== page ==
In Western culture, we consider creativity the province of a select few. But that’s not true of all cultures. In primitive societies, for example, most people participate in creative activities. In more “advanced” ones, creativity becomes something special and therefore an option for fewer and fewer people. In the West, we tend to be concerned solely with the outcome of creativity. The product, so to speak. Asian cultures, on the other hand, are about the process of creativity. They care more about the journey than the destination itself.
How do cultures come to such different approaches towards creativity?
It might boil down to our beliefs, particularly as they relate to creation. In the west, our story of creation begins with this, “In the beginning God created heaven and Earth.” We take this to mean that God created something from nothing, and thus, we humans tend to approach creation in the same way. This line of thought suggests that the creative act is linear. It says that the creator starts at X and advances until he/she reaches Y.
Contrastingly, in Chinese culture, the universe, the Tao, has no beginning. There has always been something and there will always be. For the Chinese, the creative act is not one of invention but of discovery. Confucius himself said, “I transmit but do not create.”
The Hindus hold similar beliefs. In Hindu culture, there is nothing to invent, only old truths to rediscover and combine in new, imaginative ways. For Hindus, the creative genius is like a light bulb illuminating a room. The room has always been there and always will. The creative genius doesn’t create or even discover the room. She illuminates it. And this is not insignificant because without illumination, we would remain ignorant of the room’s existence and of the wonders that lie inside.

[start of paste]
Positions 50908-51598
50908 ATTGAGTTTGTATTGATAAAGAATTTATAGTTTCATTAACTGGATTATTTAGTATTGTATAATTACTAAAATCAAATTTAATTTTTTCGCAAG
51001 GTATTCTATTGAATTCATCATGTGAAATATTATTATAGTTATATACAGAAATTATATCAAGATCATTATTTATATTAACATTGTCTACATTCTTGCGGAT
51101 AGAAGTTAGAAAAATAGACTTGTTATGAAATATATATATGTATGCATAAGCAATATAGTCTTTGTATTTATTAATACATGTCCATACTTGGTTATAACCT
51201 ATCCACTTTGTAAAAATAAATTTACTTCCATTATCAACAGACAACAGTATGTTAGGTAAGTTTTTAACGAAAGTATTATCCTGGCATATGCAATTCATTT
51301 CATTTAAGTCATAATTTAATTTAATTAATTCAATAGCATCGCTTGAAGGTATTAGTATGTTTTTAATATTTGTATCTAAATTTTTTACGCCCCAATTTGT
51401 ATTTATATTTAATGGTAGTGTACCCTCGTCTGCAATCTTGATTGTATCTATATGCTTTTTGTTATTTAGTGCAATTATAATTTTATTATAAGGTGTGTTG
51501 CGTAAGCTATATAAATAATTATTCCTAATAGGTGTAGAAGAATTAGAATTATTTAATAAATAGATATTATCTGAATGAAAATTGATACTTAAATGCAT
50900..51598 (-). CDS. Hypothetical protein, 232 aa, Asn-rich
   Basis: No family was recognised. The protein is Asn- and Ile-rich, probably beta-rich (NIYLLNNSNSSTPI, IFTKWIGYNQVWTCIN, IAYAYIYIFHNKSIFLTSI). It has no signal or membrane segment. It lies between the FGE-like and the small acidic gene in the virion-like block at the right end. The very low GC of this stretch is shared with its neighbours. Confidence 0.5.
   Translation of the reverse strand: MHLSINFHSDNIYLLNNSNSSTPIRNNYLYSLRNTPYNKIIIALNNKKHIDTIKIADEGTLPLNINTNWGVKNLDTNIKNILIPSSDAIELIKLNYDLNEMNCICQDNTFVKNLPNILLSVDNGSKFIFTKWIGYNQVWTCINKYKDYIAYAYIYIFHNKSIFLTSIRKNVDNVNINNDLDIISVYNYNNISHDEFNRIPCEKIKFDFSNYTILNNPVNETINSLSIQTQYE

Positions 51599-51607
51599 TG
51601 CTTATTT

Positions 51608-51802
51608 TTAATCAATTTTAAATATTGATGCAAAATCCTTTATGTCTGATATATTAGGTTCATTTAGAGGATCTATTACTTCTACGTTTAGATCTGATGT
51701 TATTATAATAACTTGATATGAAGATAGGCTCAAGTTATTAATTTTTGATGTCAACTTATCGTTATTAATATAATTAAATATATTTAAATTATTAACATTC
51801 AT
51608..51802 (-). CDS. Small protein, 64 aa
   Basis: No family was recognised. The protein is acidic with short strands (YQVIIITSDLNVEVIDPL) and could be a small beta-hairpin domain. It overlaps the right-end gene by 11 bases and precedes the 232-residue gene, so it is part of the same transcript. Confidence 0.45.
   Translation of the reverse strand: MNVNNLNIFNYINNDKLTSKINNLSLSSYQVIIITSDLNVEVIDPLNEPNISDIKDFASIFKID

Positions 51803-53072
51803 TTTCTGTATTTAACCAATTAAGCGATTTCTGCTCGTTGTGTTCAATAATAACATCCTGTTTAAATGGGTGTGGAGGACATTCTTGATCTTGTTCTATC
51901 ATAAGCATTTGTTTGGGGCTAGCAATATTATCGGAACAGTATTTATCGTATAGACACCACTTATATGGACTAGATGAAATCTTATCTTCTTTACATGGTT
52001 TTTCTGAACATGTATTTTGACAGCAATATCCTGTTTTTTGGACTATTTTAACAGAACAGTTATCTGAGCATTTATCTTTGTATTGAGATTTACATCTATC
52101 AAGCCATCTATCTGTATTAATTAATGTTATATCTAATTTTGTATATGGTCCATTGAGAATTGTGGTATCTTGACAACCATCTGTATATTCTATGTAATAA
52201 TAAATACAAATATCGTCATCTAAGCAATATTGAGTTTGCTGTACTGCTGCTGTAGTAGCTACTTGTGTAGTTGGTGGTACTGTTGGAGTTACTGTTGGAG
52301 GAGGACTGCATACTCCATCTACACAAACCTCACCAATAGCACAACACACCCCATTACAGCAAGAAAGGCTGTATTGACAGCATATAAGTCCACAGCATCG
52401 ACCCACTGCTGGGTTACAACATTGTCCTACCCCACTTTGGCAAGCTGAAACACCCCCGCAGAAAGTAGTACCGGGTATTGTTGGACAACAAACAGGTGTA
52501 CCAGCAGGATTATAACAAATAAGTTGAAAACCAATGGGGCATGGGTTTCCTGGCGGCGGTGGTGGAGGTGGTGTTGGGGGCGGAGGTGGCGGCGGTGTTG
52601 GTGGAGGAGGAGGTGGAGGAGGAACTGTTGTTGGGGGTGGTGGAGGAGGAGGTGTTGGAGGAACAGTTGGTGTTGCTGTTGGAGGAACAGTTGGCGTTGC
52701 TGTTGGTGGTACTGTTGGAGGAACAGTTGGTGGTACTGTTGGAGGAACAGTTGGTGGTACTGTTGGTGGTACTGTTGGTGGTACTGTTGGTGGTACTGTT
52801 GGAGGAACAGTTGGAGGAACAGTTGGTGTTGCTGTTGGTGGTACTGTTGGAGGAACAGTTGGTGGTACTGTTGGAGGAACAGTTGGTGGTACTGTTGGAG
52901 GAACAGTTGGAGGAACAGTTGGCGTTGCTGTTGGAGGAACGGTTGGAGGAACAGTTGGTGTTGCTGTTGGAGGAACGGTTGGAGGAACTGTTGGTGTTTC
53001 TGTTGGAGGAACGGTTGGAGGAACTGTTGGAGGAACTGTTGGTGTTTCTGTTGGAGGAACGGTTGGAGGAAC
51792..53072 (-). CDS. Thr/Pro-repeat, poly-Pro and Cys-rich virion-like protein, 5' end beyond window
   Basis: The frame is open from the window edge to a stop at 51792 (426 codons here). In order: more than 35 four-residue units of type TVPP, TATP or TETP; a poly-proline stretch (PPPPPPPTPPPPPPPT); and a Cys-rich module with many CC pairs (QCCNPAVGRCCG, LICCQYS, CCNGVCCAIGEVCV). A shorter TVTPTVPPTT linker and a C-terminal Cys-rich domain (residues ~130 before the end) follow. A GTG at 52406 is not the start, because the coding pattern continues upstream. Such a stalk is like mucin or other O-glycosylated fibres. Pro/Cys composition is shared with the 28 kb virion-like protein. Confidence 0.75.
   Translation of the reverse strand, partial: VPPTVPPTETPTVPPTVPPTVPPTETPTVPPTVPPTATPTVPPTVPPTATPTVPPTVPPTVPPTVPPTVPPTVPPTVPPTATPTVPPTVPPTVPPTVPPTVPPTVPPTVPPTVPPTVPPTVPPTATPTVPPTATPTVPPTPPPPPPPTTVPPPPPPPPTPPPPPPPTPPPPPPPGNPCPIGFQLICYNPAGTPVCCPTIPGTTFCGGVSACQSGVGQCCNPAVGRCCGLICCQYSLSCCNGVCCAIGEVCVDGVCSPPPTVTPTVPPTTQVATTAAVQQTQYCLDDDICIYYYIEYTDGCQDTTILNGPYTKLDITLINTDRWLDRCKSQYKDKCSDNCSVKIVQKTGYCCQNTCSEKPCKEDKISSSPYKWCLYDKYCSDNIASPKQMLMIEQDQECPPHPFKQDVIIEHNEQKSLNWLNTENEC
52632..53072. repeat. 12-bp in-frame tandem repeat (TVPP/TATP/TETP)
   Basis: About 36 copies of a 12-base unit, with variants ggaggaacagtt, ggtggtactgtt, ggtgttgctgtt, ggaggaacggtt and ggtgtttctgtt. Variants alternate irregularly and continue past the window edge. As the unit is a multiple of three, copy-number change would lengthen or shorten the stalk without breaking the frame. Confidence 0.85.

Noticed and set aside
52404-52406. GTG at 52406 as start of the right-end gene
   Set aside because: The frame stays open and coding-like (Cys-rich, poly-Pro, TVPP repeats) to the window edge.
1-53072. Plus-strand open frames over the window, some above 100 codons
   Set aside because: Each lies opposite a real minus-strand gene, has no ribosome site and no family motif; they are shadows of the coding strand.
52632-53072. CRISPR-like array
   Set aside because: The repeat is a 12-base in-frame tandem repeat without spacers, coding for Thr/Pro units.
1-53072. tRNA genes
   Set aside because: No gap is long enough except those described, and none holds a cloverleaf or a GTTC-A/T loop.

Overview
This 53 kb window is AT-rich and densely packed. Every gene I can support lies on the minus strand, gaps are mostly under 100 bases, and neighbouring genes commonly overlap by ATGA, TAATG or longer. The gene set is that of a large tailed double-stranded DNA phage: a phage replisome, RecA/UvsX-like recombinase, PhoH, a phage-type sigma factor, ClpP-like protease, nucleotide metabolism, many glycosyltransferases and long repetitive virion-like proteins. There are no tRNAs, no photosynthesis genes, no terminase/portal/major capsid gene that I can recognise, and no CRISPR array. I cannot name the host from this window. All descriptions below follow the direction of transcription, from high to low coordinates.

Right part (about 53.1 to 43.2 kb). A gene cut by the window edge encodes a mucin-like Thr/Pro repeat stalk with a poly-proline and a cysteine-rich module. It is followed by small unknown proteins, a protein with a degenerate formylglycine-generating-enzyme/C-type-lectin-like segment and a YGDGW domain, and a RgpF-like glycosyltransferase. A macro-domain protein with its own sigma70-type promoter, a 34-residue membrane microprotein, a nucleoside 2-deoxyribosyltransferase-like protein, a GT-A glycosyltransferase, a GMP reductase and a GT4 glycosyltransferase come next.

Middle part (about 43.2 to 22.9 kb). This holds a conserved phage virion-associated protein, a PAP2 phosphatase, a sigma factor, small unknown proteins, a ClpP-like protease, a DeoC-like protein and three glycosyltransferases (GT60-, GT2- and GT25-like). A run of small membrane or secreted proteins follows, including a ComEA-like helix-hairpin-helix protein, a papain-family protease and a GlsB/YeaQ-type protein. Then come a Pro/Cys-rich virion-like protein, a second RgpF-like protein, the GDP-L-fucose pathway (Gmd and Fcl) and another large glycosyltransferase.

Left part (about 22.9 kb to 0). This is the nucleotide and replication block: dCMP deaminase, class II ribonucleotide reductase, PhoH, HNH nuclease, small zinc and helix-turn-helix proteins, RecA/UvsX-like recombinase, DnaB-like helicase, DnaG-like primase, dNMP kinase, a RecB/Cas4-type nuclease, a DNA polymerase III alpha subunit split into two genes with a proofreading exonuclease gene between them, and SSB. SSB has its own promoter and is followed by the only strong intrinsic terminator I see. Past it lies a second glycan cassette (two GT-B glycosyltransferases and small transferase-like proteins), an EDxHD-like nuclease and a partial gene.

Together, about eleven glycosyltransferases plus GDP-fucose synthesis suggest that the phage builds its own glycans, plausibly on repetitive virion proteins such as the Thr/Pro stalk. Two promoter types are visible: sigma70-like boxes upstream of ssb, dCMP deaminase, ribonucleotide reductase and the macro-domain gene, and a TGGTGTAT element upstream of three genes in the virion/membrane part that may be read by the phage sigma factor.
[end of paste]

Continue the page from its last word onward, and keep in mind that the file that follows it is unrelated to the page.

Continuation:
Personally, I think that our Western version of creation, from the very beginning, has been misconstrued and taken out of context. If you continue reading Genesis, God’s story goes on to say that God always has been and always will be…That we are carefully crafted in His image. Thus, our creation story is closely in line with that of the Chinese or Hindu cultures. It has no beginning and no end. What they call the Universe, we call God. This points us to the rightful conclusion that the creative act is, in fact, non linear. The process of creativity is just as important, if not more so, than the outcome. When we begin to approach creativity in this way, not only does it become more accessible, but also significantly more rewarding.